An Example Of The Operant Conditioning Theory (Operant Conditioning)

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Operant Conditioning Theory (Operant Conditioning) – Callum Arnold
The Operant conditioning theory is an example of a connectionist theory of learning, relying upon the connection between a stimulus and a response. These may also be known as a S-R theories. This theory states that we become conditioned to give a particular response to a particular stimulus; that we have learned to act in a certain way given a certain stimulus. The likelihood of the response is dependent upon the strength of the bond between the stimuli.

STIMULUS Response (Weak link – response less likely)

STIMULUS Response (Strong link – response more likely)

Positive reinforcement: -
Positive reinforcement is achieved by rewarding the correct response. Given that we are all motivated to receive rewards we experience a drive to repeat the action to gain the reward. Performing an action that leads to success will also give us an ‘internal reward’ – feelings of satisfaction, success and improved self-worth. This also motivates us to repeat the action that led to that feeling.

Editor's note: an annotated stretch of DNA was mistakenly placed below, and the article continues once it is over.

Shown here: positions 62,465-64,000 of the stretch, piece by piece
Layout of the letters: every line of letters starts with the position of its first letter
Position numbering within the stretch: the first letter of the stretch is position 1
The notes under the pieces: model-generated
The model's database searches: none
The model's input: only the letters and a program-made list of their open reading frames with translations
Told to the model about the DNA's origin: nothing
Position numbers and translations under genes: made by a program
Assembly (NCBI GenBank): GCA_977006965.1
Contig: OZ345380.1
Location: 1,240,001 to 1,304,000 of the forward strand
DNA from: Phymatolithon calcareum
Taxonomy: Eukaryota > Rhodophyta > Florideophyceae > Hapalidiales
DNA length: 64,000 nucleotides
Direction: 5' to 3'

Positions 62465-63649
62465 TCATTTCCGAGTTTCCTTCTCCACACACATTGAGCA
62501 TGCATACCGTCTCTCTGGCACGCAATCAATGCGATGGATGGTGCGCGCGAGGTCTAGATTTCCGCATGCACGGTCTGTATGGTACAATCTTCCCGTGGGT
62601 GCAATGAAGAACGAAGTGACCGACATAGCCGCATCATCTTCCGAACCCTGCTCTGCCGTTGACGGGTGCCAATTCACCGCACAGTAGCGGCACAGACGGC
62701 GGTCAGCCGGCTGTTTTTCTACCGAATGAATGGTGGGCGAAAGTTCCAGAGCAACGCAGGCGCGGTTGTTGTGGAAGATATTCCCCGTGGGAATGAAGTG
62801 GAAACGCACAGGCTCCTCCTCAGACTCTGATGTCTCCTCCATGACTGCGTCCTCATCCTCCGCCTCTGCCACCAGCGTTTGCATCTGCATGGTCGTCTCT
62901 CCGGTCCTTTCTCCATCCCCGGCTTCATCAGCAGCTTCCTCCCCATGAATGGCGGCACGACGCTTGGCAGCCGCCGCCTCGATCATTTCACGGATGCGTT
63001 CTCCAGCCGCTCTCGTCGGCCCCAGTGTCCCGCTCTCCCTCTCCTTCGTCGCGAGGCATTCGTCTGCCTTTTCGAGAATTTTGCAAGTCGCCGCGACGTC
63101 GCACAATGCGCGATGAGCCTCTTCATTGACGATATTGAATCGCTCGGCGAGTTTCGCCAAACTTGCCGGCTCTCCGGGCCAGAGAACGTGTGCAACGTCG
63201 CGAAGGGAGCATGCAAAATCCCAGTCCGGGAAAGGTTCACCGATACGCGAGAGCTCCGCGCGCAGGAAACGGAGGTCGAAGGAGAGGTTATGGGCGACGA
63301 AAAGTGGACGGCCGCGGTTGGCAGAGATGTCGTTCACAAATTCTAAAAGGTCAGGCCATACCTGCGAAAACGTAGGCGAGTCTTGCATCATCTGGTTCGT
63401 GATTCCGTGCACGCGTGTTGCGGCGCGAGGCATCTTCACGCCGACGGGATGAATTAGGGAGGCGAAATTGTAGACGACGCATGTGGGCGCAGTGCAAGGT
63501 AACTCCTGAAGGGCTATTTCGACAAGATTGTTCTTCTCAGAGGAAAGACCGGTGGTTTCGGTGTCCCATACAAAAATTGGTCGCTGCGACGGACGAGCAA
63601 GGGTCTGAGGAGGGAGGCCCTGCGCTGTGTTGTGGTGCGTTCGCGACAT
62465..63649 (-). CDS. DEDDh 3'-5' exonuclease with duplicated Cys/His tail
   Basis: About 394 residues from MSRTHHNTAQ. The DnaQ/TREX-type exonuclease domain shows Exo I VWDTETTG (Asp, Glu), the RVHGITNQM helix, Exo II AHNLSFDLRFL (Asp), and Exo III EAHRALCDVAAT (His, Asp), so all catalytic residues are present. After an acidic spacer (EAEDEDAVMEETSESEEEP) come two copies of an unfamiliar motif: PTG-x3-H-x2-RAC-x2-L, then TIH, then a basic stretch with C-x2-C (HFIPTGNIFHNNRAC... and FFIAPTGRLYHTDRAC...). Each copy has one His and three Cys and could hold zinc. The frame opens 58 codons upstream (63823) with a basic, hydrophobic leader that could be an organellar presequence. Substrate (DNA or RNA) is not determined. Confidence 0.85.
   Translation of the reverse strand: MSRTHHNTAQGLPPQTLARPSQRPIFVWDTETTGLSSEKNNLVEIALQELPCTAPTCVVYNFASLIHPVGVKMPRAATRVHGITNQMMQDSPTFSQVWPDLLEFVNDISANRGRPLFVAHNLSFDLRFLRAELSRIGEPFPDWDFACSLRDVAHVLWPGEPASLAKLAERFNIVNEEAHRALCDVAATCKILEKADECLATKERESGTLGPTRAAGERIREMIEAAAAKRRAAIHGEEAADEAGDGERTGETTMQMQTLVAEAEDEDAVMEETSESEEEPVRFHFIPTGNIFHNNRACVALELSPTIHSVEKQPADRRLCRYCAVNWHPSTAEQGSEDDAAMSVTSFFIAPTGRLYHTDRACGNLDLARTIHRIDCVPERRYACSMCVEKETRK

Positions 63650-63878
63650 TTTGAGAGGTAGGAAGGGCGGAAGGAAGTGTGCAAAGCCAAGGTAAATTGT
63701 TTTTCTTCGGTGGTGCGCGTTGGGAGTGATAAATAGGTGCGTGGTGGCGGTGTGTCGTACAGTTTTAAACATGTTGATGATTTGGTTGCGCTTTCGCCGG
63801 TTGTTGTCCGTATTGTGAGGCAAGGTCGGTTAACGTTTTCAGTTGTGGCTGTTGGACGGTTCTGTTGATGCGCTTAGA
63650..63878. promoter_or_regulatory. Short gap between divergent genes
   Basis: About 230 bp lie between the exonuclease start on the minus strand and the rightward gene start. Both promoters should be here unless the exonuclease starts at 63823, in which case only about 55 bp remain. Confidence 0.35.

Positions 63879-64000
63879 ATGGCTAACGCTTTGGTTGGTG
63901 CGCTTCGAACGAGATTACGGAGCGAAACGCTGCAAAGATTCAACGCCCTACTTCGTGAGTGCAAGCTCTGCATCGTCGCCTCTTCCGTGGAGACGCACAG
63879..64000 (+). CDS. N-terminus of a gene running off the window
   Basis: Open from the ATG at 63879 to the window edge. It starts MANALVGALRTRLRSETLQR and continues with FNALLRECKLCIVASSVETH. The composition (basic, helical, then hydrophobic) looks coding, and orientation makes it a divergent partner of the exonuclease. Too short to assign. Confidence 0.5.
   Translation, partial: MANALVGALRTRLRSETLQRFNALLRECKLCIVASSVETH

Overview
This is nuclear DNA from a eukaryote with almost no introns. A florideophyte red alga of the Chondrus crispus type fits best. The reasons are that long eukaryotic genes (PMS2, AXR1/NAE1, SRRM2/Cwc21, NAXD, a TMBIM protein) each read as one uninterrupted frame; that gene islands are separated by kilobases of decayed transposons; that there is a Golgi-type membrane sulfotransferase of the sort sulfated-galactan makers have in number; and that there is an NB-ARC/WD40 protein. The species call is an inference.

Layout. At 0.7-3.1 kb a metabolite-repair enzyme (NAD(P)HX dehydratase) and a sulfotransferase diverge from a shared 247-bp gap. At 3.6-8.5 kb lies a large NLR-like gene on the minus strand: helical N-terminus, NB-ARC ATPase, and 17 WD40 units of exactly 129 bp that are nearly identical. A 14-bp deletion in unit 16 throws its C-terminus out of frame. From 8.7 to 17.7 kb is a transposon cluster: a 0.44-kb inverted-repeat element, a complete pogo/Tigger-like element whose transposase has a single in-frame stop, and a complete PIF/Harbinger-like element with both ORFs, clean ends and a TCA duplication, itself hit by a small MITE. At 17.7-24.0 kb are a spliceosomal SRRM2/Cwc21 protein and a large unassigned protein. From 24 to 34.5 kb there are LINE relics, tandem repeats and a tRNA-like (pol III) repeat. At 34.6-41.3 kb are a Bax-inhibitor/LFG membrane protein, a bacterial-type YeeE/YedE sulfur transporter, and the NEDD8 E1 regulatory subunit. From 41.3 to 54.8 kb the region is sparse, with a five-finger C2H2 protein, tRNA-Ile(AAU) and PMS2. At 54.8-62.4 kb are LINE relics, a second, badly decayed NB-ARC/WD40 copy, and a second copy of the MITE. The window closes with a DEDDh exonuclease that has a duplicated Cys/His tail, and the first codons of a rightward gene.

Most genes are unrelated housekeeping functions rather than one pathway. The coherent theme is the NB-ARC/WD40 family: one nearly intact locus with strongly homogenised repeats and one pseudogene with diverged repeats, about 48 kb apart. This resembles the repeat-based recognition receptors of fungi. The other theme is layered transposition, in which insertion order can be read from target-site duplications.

Negative reinforcement: -
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It does so by giving an aversive action (something the learning does not like) when they give the wrong response and then stopping the aversive action when the learner gives the correct response.
Punishment: -
Punishment seeks to break the S-R bond – the link between a stimulus and a response – because the wrong response is given to the stimulus.
Another aspect of operant conditioning is shaping. Shaping is where an action that is closer to the desired action is rewarded by positive reinforcement, but an action that is further from the desired action receives negative reinforcement. The learner gradually moves closer to the desired action.
Criticisms of operant conditioning and psycho – motor skill learning: - * The learner is not required to understand why they should do something. A lack of understanding may be
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* Learning therefore becomes a process of eliminating errors.
Adams Closed Loop Theory

Stimulus Perceptual Memory Trace initiates motor programme Mechanism

Perceptual trace controls movement Motor action (Output)

Feedback Errors
Closed loop theory has weaknesses as a theory of learning, but it is also used to explain how we adapt a movement to achieve a goal, for example running to catch a ball. You need to remember closed loop control in terms of a possible explanation for learning and as a motor control process.
Schmidt’s Schema theory:

Schmidt developed his theory as a result of his criticism of earlier theories such as the Adams Closed Loop theory. Schmidt’s criticisms of closed loop theory

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